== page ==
For the Batu crew, our advanced knowledge of New Zealand was vague, encompassed by Lord of the Rings snapshots of misty mountains, rolling shire-lands and fearsome looking Maori performing the Haka with tongues extended and eyes bugged out (a scary and confusing business). After six months in that remote land, we saw all that, and more. We learned about the landscape, the people, and the origins of the Haka. Our explorations through the islands of the South Pacific were life-changing, our visit to New Zealand was incredible, but in truth when we turned around and looked toward the Pacific Northwest, our position at 35 S by 174 E seemed more than half a world away from home. We knew that we would have to string together three long, challenging ocean passages to close the loop and make it home.
Preparing for a three to four week ocean passage is an interesting process. It takes a lot of planning and weather analysis to pick the right weather pattern, but even then, you can only ‘see’ a few days or perhaps a week ahead. Beyond that, even the most accurate forecast models are simply plausible fiction. Essentially, you put yourself a thousand miles from land, then adapt to the weather you get. To help with this process we occasionally worked with professional weather routers, but the experience was often frustrating and our satisfaction ranged from grudging acceptance to utter disappointment. If not for weather advice from our good friend Steve Wrye we would have been ‘up a creek.’ Nearly every day while on passage Steve gave us a weather rundown, helping us figure out where we needed to be and what weather was coming at us. As a highly experienced offshore sailor, Steve knew exactly what we were going through when conditions were tough, and what we needed to do to get where we were going. We affectionately refer to him as ‘Saint Stephen, the patron saint of sailors.’ In addition to Steve we had a huge host of loving friends and family plugging for us and checking regularly on our progress. Your love and encouragement buoyed our spirits and kept us going even when things got really tough. For all of this, we are so grateful!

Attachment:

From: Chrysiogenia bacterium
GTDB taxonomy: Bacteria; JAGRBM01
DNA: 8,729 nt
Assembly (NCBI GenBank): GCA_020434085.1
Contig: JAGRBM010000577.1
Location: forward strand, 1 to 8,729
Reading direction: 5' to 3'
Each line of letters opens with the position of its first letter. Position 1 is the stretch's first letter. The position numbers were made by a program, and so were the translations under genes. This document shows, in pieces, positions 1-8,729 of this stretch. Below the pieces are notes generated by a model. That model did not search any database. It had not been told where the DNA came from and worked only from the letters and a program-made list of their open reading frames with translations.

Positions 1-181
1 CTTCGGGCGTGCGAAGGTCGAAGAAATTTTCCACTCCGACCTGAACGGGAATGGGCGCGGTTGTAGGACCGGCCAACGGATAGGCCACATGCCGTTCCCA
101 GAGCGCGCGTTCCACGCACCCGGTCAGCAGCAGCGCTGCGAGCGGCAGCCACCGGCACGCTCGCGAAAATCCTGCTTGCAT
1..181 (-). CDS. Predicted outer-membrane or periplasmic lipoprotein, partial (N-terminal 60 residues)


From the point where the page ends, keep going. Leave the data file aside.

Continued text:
The bottom line is that, after four months of long ocean passages, the Batuligans arrived safely back to the mainland USA on August 31. In the midst of a swirling, undulating mess of low and high pressures moving across the North Pacific, we somehow sailed the last week of our passage from Hanalei Bay to Astoria in a surprisingly pleasant patch of light to moderate wind. 21 days out of Hawaii we sailed over the Columbia River bar on a flood tide with the golden light of the last day of August setting behind us.
Our approach to the coast and bar crossing was a magical time. We were greeted by a pod of Pacific White-sided Dolphins, and a couple of humpback whales. But, in a surreal twist of the space-time continuum, while crossing the threshold between sea and land I was able to chat with Eight year-old me, and the Departing me from two years ago. In some distant way, this voyage answered a question silently asked by that eight year old boy skimming across the riffled Adirondak waters in a sailing canoe. ‘How far will the wind carry you? Far indeed; this far, and beyond.’ To the Departing me I spoke of subtler things; of a deepening understanding of myself and of the world. I surprised that me by not feeling immensely proud, or even especially accomplished, but simply feeling grateful and humbled by completing this voyage and returning home safely. Although closing the loop was sweet, in truth, we went to experience the voyage and not to accomplish the goal.
There on the docks to greet us when we set foot on land was our beloved Granny with salty sea captain and my seagoing mentor Chuck Shuster and family; it was an incredibly gratifying end to our last major passage.